An obvious recent example of this was seen when food prices spiked in the wake of Russia’s invasion of Ukraine. While higher food prices were in part due to concerns about the loss of supply of exports of wheat and other products from the region, much of the impact was due to higher energy prices as sanctions on Russian exports turned the global oil and gas market upside down. That increased the cost of producing food, and also forced up the prices of fertiliser. Energy prices have more recently declined, reflecting downbeat sentiment about the global economic outlook, weighing on food prices.
Accordingly, it makes sense to try and eliminate the impact of changes in the cost of energy on food prices. And by doing that we find that there is a better relationship between measures of the likelihood of El Niño such as the ONI and movements in food prices that are not due to energy. On the face of it, this suggests that the increasing likelihood of El Niño has begun to affect food prices, and that they trade roughly in line with a “moderate” weather pattern.
Using this relationship as a guide, we can think about what might happen to food prices in the event of more severe El Niño conditions. Keeping oil prices stable, this suggests that in the end of a strong El Niño the S&P GSCI agriculture and livestock indeed might be around 40% higher from current levels around the turn of the year, while a very strong El Niño could lift prices by more than 50%. Feeding these figures into our inflation models, it seems that while a moderate El Niño would not significantly alter the outlook for inflation, anything more severe would be worrisome. Indeed, it is feasible that, after steep declines into year-end, average EM food inflation could quickly rebound into double-digits during 2024.
All other things equal, higher food inflation would put a renewed squeeze on real incomes to the detriment of non-food goods, and leave less room for central banks to lower interest rates. As such, El Niño is a stagflationary risk to EM forecasts.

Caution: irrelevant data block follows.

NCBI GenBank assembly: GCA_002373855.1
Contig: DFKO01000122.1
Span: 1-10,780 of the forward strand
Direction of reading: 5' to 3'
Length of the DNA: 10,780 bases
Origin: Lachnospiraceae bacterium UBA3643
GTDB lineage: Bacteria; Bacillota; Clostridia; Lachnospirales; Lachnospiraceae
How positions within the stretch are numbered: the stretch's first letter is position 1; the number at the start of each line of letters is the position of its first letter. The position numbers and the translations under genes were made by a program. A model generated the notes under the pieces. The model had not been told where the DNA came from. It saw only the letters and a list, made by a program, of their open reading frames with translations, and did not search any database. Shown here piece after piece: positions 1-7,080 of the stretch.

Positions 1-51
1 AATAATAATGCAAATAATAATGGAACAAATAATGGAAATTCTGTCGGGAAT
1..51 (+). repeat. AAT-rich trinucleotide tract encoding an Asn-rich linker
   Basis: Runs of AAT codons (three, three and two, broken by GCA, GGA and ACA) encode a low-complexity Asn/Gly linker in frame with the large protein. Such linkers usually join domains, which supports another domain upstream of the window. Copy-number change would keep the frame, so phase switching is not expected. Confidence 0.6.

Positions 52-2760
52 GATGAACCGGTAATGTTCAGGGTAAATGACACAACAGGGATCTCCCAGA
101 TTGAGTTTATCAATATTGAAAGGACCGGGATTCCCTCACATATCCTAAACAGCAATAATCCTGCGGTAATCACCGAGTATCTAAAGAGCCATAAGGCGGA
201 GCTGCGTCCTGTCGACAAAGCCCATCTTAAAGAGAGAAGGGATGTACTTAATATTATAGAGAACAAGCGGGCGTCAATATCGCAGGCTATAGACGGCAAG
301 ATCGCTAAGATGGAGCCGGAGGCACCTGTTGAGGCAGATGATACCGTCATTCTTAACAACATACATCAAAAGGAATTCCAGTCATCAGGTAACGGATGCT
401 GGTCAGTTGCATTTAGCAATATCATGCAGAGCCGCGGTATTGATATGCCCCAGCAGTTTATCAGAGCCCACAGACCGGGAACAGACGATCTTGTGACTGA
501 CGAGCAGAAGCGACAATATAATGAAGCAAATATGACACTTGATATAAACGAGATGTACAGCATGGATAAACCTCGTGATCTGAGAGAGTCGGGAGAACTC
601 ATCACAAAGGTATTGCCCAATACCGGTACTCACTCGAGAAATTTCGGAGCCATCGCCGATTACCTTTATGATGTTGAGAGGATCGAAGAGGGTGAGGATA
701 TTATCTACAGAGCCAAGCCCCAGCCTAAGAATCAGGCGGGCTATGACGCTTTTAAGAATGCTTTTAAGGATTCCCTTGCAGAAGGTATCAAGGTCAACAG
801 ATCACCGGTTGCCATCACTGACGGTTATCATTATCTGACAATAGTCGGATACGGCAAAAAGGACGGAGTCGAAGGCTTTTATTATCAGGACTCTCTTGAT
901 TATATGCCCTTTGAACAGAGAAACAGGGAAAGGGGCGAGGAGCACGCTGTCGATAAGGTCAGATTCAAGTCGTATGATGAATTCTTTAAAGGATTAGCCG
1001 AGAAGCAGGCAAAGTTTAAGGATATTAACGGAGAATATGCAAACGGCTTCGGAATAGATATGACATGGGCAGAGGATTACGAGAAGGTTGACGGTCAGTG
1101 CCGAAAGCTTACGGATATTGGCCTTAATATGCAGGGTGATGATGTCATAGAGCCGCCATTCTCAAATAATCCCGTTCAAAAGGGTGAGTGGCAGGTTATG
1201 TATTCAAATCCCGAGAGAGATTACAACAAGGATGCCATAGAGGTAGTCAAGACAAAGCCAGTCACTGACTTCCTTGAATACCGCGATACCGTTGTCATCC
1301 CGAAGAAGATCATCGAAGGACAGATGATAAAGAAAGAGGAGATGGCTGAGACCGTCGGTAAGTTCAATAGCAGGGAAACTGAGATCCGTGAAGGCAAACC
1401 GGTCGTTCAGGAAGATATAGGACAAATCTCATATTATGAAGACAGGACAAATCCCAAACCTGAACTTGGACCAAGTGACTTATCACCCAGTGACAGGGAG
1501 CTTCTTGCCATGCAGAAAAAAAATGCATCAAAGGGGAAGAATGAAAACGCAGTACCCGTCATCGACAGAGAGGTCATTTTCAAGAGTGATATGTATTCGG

Which economies would be most impacted?
That being said, the impact of any disruption to agricultural output and prices would be felt unevenly across EM. After all, poorer countries rely more heavily on agricultural output for local sustenance and economic growth. Higher food prices and shortages of goods can have a devastating impact on poorer EMs and even be the trigger for social unrest.
Meanwhile, those EM economies that are major net exporters of food can suffer from a loss of export revenues if production losses are worse than any increases in prices.
For example, in Brazil net food exports are equivalent to around 5% of GDP and it is notable that swings in the ONI have become well-correlated with GDP growth. This would suggest that while bumper agricultural output ensured that Brazil’s economy grew more quickly than expected in the first of 2023, that support may go into reverse in the months ahead if El Niño conditions intensify.
Meanwhile, net importers of food will face higher prices and face the choice of funding wider trade deficits or cutting back imports of other goods, requiring a reduction in domestic demand and therefore overall GDP growth. Food inflation would also increase.
However, the impact on inflation would be felt unevenly across EM. After all, food accounts for a varying proportion of consumption in different countries. For example, whereas food accounts for about half of the CPI basket in India, the weight is much lower in other EMs.
The vast majority of EM central banks are now priced to significantly cut interest rates in the year to come. Indeed Brazil, Colombia and Chile, three economies directly impacted by El Niño, are priced to cut policy rates by 350-600bp over the next 12 months – meaning that relatively strong El Niño events could have some impact on financial markets. After all, unlike in developed markets where policymakers tend to look through commodity effects and concentrate on core inflation, EM central banks have historically been sensitive to movements in food inflation.
One way to think about where the vulnerabilities lie is to consider what markets are expecting in terms of real policy rates. The chart below gives an approximation of where real policy rates will be in a year’s time by subtracting a rolling 12-month forward consensus forecast for headline inflation from the market-implied policy rate for various EMs.
Expectations for positive real rates gives central banks in Latin America some room for manoeuvre. The greater vulnerabilities appear to be in Central and Eastern European (CEE), where food is a large share of CPI baskets and markets appear to be priced for negative real rates. And India, where food is around half of the CPI basket and drought conditions would raise major question marks overs the ability of its large agriculture sector to produce enough food.